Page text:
Our July 8, 2021 Navigating the Future ceremony was focused on learning, with Andre Kaminski, Joo Choon and Todd Yule opening talks emphasizing the vital importance of keeping up with the accelerating changes in the world.
We were fortunate to be able to invite a featured guest speaker, Ben Ford, who specializes in applying strategic and tactical thinking for the purpose of increasing our learning potential. Ben’s amazing talk was sponsored and endorsed by the executive leadership, which is another strong message that fortifies the importance of continuous learning.
The title of Ben’s talk was “OODA (Observe-Orient-Act-Decide) Loop, the Algorithm of Adaptation”. Ben's talk gave us a lot of food for thought and here I’d like to riff off some of Ben’s observations to elucidate how those may apply to our current problem at hand.
DevOps is not about the solution
Before DevOps entered the mainstream practice, all software delivery teams have already been delivering solutions. DevOps wouldn’t be as successful as it is today if it was yet another “me too” solution provider.
DevOps is a revolutionary improvement because it is all about changing the solution. No solution, regardless of how brilliant it may be, stays valid for very long. Change is inevitable, and what used to fit the bill perfectly just a few months ago, suddenly turns from being an asset to being a liability.
Many organizations find themselves stuck in that land of obsolescence, where the solutions they’ve settled on a few years back have now turned into a straitjacket that is severely limiting their mobility. The solution suddenly turns into a new problem.
DevOps shines in such situations. Because DevOps embraces change at the very outset by aggressively shifting left, the inevitable onslaught of changes transforms from being a stress-inducing obstacle to becoming an anti-fragile advantage. Accepting the change gladly and rolling with the punches, DevOps enables business and organizations to grow ever stronger with each potentially traumatic change.
DevOps embraces the OODA Loop
DevOps is based on Lean and on Extreme Programming (XP). Both Lean and XP are strictly empirical disciplines that eschew any Big Plan Upfront and instead focus on working in extremely small batches. DevOps is, in essence, based on rapid iterating.
And so is OODA Loop. The goal of OODA/DevOps is to increase frequency of feedback. Any time we react to the circumstances and then must wait until we receive feedback, we are working in complete darkness. DevOps is an attempt to remove that scary working in darkness situation by shining the light of feedback as soon as possible. Hence the jist of the practice – shift left. Shifting left means we receive feedback the moment we make any change. We don’t wait until the change we made propagates throughout various layers of organization until we eventually get the feedback. Did the change work? Did it not work? Learning the outcome of the change late in the game is stressful, traumatic, demoralizing, sometimes even debilitating.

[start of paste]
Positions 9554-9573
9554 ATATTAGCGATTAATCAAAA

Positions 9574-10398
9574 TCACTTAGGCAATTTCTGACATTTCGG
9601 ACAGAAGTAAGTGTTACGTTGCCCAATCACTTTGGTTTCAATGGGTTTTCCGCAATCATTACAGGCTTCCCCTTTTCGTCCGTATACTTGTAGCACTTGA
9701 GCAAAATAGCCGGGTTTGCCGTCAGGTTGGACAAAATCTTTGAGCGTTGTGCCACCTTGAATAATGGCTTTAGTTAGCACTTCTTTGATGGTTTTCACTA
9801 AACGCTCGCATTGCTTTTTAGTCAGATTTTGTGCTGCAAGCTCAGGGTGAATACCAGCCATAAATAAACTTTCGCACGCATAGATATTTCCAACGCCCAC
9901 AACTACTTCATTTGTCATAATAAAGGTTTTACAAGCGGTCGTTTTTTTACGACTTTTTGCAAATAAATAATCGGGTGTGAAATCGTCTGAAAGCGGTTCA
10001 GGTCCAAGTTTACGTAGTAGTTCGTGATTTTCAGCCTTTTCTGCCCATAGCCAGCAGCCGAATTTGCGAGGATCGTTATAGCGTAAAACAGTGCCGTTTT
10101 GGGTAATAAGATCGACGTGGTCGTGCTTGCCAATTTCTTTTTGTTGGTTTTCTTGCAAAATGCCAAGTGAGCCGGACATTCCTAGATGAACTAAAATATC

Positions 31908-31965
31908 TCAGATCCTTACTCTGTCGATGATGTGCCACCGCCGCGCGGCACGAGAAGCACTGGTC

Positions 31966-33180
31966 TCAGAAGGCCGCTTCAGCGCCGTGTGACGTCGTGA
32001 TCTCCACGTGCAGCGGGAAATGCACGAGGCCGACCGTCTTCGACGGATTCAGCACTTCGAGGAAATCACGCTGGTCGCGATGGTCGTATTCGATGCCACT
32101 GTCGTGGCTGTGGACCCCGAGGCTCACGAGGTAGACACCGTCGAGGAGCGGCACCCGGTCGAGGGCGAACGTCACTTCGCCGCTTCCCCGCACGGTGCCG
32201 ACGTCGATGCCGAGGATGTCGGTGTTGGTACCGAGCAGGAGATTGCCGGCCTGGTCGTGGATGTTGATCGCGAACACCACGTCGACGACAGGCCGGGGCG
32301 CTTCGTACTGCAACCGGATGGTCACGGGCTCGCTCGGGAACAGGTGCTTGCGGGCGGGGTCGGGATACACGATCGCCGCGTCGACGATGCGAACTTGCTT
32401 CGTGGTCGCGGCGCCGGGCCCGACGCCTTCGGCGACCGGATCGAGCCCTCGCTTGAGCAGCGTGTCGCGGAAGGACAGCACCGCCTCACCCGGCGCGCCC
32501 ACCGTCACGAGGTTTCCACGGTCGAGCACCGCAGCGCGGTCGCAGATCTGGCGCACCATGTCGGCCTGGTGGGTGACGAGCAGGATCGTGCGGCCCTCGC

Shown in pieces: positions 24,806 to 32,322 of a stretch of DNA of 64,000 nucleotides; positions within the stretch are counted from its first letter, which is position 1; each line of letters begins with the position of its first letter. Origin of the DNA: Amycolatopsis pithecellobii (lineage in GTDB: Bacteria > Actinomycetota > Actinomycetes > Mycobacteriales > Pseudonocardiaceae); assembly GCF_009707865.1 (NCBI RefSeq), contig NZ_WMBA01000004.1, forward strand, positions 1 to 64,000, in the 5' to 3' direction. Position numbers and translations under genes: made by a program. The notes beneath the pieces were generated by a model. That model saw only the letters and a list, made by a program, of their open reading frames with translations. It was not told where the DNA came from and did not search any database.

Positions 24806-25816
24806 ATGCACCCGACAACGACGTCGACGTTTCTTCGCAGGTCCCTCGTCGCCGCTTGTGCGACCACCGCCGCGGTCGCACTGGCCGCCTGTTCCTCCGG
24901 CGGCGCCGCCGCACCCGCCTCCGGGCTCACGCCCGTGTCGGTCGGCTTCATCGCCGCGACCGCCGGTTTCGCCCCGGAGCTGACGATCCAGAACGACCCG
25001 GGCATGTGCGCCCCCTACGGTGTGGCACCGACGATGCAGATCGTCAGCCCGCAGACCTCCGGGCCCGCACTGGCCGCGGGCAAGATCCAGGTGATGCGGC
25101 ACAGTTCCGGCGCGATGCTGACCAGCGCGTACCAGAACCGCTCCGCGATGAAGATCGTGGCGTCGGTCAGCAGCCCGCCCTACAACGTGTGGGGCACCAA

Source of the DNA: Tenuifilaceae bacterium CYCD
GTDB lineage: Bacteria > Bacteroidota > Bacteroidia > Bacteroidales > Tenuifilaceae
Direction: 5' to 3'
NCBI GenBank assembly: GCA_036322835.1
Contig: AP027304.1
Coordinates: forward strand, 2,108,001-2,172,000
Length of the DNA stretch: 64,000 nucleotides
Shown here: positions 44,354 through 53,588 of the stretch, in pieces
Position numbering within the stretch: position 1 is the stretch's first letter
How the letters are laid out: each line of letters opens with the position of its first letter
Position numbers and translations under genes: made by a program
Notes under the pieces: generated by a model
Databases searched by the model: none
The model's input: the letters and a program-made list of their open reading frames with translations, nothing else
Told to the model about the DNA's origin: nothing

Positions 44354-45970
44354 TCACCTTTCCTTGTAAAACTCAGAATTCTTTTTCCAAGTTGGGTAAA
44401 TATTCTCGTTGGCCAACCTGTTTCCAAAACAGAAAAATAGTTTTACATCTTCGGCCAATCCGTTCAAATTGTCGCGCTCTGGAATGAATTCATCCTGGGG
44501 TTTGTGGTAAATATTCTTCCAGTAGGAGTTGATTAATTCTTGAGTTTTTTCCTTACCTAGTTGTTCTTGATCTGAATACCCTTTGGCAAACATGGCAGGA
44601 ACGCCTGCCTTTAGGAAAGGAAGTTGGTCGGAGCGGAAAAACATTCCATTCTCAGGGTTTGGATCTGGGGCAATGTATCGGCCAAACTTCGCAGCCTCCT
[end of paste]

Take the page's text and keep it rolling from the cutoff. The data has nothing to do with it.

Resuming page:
Being empirical, DevOps insists on continuous and careful observation (the first O in the OODA Loop). Don’t assume anything, rather observe the situation as it unfolds. Once we notice something of significance, don’t act on it in a knee jerk fashion. Instead, consciously move into the orientation phase (the second O in the OODA LOOP). Orientation is the most critical phase in the OODA Loop. Again, abandon preconceived notions and assumptions. This is the phase where prior experience quickly turns from being an asset to becoming a liability. Instead of grabbing the first familiar ‘solution’ that pops to mind, we should keep our minds open. Seek fresh perspective. Cultivate the Beginner’s Mind because that’s where the highest quality solution may emerge from.
A slight pause associated with the Orient phase may seem counterproductive, but it’s worth slowing down at that point because we increase our chances of finding a better solution.
Once a better solution emerges, decide to do it, then act on it, and commit to our actions.
Our actions create a stir and that stir is now observable, which takes us back to the beginning of the cycle – Observe. The cycle thus repeats continuously, giving the DevOps practice a long, sustainable presence.